United States District Court, E.D. California
KENDALL J. NEWMAN UNITED STATES MAGISTRATE JUDGE
is a prisoner in the Butte County Jail. In his civil rights
complaint, plaintiff claims that kitchen staff are poisoning
his food and food trays with snake venom. (ECF No. 1.)
Plaintiff claims he is “pissing blood and throwing up
poison, ” and despite submitting medical forms and
using the emergency button, jail staff refuses to respond.
(ECF No. 1 at 3.) The court has not screened plaintiff's
complaint because he has not yet complied with this
court's November 25, 2019 order.
December 2, 2019, plaintiff filed a request for temporary
restraining order or a preliminary injunction, again claiming
he is being poisoned with snake venom, and asking for
unidentified “emergency action to be taken asap.”
(ECF No. 7 at 1.) Plaintiff attaches documents stating he has
notified various agencies about the alleged violations,
including Internal Affairs. Plaintiff also provided a copy of
his December 21, 2018 jail grievance in which plaintiff
claimed that the State of California had bugged and chipped
plaintiff without his permission. (ECF No. 7 at 11.)
Motion for Injunctive Relief
temporary restraining order may issue upon a showing
“that immediate and irreparable injury, loss, or damage
will result to the movant before the adverse party can be
heard in opposition.” Fed.R.Civ.P. 65(b)(1)(A). The
purpose of such an order is to preserve the status quo and to
prevent irreparable harm “just so long as is necessary
to hold a hearing, and no longer.” Granny Goose
Foods, Inc. v. Brotherhood of Teamsters, 415 U.S. 423,
439 (1974). In ruling on a motion for temporary restraining
order, district courts apply the same factors used to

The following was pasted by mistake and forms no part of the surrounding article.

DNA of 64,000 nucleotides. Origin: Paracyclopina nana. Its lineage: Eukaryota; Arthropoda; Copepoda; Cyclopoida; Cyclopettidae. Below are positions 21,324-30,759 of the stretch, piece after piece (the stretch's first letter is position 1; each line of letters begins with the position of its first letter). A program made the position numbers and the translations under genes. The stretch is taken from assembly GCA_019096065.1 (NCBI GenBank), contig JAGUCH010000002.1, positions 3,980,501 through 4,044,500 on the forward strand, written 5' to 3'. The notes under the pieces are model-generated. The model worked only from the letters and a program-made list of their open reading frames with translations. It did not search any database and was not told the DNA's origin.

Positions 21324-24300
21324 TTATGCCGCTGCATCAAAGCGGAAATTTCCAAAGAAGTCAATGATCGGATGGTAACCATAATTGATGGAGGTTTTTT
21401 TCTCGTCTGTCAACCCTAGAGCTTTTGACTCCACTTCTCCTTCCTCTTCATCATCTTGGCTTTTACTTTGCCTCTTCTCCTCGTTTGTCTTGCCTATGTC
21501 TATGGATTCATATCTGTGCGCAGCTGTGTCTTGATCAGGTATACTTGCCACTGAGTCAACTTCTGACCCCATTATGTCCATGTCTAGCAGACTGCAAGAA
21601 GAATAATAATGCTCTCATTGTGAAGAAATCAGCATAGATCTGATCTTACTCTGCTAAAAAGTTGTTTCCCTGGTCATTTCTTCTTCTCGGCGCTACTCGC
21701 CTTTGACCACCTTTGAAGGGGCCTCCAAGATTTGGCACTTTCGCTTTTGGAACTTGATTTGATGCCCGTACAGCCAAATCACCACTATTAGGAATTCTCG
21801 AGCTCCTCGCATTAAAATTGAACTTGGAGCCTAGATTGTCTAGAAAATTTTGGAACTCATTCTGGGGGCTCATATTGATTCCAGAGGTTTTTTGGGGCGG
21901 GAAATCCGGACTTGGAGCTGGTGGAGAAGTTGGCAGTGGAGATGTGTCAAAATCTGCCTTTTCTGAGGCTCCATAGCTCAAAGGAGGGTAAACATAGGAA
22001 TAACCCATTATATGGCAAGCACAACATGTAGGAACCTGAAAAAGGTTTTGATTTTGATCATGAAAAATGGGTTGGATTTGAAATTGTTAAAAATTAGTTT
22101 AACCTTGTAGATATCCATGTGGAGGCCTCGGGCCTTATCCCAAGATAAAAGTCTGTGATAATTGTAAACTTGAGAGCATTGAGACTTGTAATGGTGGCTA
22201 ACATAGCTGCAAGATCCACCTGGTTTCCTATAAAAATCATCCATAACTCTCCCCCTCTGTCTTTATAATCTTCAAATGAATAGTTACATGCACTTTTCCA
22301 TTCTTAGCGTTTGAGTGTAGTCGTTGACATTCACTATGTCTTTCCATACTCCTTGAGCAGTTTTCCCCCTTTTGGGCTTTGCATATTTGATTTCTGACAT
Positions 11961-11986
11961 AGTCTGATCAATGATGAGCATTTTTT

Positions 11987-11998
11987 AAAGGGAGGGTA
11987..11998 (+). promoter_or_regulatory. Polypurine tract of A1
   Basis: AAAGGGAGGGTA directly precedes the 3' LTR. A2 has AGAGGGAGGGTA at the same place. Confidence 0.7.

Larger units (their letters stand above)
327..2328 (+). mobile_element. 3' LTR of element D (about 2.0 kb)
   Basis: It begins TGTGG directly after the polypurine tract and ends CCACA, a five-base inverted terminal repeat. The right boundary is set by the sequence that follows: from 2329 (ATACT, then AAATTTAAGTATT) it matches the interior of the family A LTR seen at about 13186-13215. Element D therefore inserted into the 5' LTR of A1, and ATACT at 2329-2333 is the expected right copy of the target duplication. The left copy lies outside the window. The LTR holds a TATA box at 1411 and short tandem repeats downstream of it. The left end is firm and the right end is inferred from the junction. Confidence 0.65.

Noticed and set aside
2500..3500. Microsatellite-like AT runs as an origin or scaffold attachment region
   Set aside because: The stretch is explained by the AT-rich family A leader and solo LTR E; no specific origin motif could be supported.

evaluate a request for preliminary injunctive relief: whether
plaintiff “is likely to succeed on the merits, . . .
likely to suffer irreparable harm in the absence of
preliminary relief, . . . the balance of equities tips in his
favor, and . . . an injunction is in the public
interest.” Winter v. Natural Res. Def. Council,
Inc., 555 U.S. 7, 20 (2008); see Stuhlbarg
Int'l. Sales Co. v. John D. Brush & Co., 240
F.3d 832, 839 n.7 (9th Cir. 2001) (“Because our
analysis is substantially identical for the injunction and
the TRO, we do not address the TRO separately.”).
preliminary injunction is an extraordinary remedy never
awarded as of right.” Winter, 555 U.S. at 24
courts are courts of limited jurisdiction and in considering
a request for preliminary injunctive relief, the court is
bound by the requirement that as a preliminary matter, it
have before it an actual case or controversy. City of
L.A. v. Lyons, 461 U.S. 95, 102 (1983); Valley Forge
Christian Coll. v. Ams. United for Separation of Church &
State, Inc., 454 U.S. 464, 471 (1982). If the court does
not have an actual case or controversy before it, it has no
power to hear the matter in question. Id. Further,
requests for prospective relief are limited by 18 U.S.C.
§ 3626(a)(1)(A) of the Prison Litigation Reform Act
(“PLRA”), which requires that the court find the
“relief [sought] is narrowly drawn, extends no further
than necessary to correct the violation of the Federal right,
and is the least intrusive means necessary to correct the
violation of the Federal right.”
the pendency of an action does not give the court
jurisdiction over prison officials in general. Summers v.
Earth Island Inst., 555 U.S. 488, 491-93 (2009);
Mayfield v. United States, 599 F.3d 964, 969 (9th
Cir. 2010). The court's jurisdiction is limited to the
parties in this action and to the viable legal claims upon
which this action is proceeding. Summers, 555 U.S.
at 491-93; Mayfield, 599 F.3d at 969.
Rule 65(b)(1) permits issuance of a temporary restraining
order without notice to the adverse party only if:
(A) specific facts in an affidavit or a verified complaint
clearly show that immediate and irreparable injury, loss, or
damage will result to the movant before the adverse ...